to fully implement the Commission’s recommendations, improve the
                   acquisition process, and more effectively manage DOD resources. The
                   Secretary’s July 1989 DMR responded to this directive. The DMR specified
                   that, among other things, revisions be made to (1) the services’ three-tier
                   structure-also called the PEO structure and (2) the materiel and sys-
                   tems commands’ roles that relate to the structure. The services’ plans
                   for implementing the DMR directives were approved and made public in
                   .January 1990.

                   As prescribed in the July 1989 DMR, each military service has taken
Results in Brief   actions to revise (1) its three-tier structure and (2) the roles of its mate-
                   riel and systems commands. These revisions, if fully implemented as
                   intended, will more clearly separate the streamlined acquisition struc-
                   ture from the services’ existing structure by (1) appointing SAES and
                   PROSthat devote full time to acquisition matters, (2) giving three-tier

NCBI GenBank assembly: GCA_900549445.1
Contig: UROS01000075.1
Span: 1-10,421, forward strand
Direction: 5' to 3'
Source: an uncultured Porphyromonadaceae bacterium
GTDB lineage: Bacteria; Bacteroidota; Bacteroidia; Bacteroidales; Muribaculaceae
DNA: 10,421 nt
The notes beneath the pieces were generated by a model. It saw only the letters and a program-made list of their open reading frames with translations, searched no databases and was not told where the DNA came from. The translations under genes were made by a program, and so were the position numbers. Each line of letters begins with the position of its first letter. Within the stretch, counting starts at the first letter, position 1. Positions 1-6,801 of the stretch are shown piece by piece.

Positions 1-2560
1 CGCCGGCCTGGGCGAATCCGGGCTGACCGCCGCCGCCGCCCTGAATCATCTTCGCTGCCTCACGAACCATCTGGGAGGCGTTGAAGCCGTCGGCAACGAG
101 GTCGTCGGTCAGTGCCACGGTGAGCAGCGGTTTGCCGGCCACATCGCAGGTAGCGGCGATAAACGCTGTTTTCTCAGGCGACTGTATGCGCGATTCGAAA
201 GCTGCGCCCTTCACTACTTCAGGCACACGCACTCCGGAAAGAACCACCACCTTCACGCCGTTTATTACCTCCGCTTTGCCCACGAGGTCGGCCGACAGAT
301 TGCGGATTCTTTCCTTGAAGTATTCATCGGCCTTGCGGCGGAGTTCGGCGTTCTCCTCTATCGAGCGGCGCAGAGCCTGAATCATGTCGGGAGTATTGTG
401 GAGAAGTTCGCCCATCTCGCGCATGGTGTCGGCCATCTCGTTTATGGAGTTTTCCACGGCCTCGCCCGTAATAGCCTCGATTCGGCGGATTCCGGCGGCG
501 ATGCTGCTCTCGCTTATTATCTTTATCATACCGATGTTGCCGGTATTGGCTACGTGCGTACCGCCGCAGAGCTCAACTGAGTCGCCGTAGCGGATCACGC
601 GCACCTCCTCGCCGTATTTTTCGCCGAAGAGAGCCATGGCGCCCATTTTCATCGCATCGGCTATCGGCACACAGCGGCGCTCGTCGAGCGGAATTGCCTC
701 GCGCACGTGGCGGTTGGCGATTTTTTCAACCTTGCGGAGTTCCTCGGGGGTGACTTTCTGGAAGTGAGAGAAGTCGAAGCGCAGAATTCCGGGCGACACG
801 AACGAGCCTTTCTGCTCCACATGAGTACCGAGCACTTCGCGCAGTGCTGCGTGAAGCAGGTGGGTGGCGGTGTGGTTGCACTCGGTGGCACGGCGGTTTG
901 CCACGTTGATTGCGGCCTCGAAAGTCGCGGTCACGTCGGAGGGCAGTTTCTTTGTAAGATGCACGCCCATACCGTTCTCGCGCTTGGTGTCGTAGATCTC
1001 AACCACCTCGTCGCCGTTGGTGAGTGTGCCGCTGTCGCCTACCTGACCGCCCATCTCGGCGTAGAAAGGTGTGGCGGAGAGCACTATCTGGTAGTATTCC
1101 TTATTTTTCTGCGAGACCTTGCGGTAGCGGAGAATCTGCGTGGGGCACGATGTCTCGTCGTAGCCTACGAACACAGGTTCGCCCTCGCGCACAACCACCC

officials more control over acquisition resources, and (3) removing
                   unnecessary review layers from the acquisition process.

                   DOD  has not yet issued guidance-revised DOD Directive 5000.1 and
                   Instruction 5000.2-implementing the DMR changes. The services,
                   pending issuance of such guidance, have not updated their policies and
                   procedures to reflect the DMR changes. However, some services have
                   issued guidelines concerning the responsibilities of certain three-tier
                   acquisition officials. Until DOD provides guidance and the services’ poli-
                   cies and procedures are updated, issued, and implemented, we cannot
                   determine, at this time, whether or not DOD'S management accountability
                   goal will be fully achieved.

                   ‘Defense Acquisition Observations Two Years After the Packard Commission, The Institute for
                   Defense Analyses (Washington, D. C.: Nov. 1988); Report R-347 and Making Defense Reform Work,